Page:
Most consecutive weeks on Hot 100

Source:[116][117]

Self-replacement at number one

† The Beatles are the only act in history to have three consecutive, self-replacing #1s.

Source:[118], [119], [106], [120]

Simultaneously occupying the top two positions

  • Elvis Presley: October 20 – November 3, 1956 (Pre-Hot 100 charts)
  1. "Hound Dog" / "Don't Be Cruel"
  2. "Love Me Tender" ("Best Sellers in Stores" and "Most Played by Jockeys" charts)
  • The Beatles: From February 22, 1964 until April 25, 1964 the Beatles held the top two positions, with various singles. In some of the weeks, the band held the top three or top four slots, the only act in chart history to do so, on April 4, 1964, The Beatles occupied the entire top five.[121]
  1. "Can't Buy Me Love"
  2. "Twist and Shout"
  3. "She Loves You"
  4. "I Want to Hold Your Hand"
  5. "Please Please Me"
  • Bee Gees: March 18 – April 15, 1978
  1. "Night Fever"
  2. "Stayin' Alive"
  • Puff Daddy: August 9–30, 1997
  1. "I'll Be Missing You" (Puff Daddy and Faith Evans featuring 112)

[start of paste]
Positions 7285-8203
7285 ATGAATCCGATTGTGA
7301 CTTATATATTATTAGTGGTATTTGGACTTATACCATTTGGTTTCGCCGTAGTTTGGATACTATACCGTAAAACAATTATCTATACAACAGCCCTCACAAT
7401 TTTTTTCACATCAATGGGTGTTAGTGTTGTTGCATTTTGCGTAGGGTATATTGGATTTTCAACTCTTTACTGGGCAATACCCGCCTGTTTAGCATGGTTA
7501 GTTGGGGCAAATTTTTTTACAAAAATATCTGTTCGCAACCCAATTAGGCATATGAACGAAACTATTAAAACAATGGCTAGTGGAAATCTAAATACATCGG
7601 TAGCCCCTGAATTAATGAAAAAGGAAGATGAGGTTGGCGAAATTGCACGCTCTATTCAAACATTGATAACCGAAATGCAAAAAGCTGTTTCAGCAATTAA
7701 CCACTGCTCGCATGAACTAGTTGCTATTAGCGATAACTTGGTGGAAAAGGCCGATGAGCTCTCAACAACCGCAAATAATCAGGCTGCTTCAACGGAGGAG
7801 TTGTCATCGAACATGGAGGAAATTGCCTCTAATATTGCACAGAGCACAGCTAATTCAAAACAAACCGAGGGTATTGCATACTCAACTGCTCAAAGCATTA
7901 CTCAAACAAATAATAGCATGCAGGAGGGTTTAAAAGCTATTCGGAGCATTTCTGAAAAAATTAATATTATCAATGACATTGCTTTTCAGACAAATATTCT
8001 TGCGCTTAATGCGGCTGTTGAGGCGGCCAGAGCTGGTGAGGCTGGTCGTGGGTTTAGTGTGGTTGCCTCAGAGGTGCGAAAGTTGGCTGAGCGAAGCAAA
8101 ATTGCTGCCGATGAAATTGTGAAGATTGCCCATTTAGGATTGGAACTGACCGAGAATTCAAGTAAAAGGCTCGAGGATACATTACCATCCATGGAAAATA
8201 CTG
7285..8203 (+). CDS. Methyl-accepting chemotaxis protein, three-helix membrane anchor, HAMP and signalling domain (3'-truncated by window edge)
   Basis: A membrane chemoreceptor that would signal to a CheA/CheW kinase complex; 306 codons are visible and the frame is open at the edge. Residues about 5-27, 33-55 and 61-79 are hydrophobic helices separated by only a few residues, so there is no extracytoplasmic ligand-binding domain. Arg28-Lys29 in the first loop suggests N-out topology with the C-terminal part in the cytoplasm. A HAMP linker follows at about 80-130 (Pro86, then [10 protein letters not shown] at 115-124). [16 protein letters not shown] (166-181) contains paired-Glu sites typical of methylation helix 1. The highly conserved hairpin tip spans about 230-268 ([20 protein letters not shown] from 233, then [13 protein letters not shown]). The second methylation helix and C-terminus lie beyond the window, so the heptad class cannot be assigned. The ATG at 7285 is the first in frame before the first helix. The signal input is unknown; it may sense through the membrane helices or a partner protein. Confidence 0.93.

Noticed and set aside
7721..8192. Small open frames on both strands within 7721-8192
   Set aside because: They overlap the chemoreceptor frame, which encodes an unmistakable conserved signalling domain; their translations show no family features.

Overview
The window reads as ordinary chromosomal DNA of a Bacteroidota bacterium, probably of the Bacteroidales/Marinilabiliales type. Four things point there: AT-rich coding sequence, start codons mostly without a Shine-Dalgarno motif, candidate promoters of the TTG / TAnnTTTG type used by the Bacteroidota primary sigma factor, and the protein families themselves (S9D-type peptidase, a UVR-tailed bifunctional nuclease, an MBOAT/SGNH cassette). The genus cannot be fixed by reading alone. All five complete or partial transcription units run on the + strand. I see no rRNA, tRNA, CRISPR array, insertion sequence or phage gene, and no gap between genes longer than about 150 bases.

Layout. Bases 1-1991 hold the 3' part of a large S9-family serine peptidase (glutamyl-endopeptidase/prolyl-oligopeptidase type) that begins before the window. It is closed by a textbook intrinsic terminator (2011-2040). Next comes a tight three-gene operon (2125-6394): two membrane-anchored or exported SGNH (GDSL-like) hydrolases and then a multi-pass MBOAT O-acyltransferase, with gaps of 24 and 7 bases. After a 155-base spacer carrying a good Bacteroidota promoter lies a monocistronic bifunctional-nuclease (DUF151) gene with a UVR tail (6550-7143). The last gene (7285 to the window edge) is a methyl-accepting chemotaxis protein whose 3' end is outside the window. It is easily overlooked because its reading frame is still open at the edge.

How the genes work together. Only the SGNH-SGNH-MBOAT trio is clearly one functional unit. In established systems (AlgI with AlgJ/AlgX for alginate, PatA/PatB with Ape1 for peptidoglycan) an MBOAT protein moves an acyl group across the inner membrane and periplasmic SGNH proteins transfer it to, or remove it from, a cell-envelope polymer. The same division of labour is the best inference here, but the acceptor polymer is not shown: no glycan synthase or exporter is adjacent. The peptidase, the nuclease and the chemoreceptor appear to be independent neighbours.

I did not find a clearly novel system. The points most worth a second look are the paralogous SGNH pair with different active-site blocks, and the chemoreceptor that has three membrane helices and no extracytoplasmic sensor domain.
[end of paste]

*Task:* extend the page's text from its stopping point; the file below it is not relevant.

2. "Mo Money Mo Problems" (The Notorious B.I.G. featuring Puff Daddy and Mase)
  • Ja Rule: March 9–23, 2002
  1. "Ain't It Funny" (Jennifer Lopez featuring Ja Rule)
  2. "Always on Time" (Ja Rule featuring Ashanti)
  • Ashanti: April 20 – May 18, 2002
  1. "Foolish"
  2. "What's Luv?" (Fat Joe featuring Ashanti)
  • Nelly: August 10–31, 2002
  1. "Hot in Herre"
  2. "Dilemma" (Nelly featuring Kelly Rowland, songs switched positions on August 17, 2002)
  • OutKast: December 20, 2003 – February 7, 2004
  1. "Hey Ya!"
  2. "The Way You Move" (OutKast featuring Sleepy Brown)
  • Usher: June 26 – July 3, 2004; July 17, 2004
  1. "Burn"
  2. "Confessions Part II"
  • 50 Cent: April 16–30, 2005
  1. "Candy Shop" (50 Cent featuring Olivia)
  2. "Hate It or Love It" (The Game featuring 50 Cent)
  • Mariah Carey: September 10, 2005
  1. "We Belong Together"
  2. "Shake It Off"
  • Akon:
  • December 2, 2006
  1. "I Wanna Love You" (Akon featuring Snoop Dogg)
  2. "Smack That" (Akon featuring Eminem)
  • April 14, 2007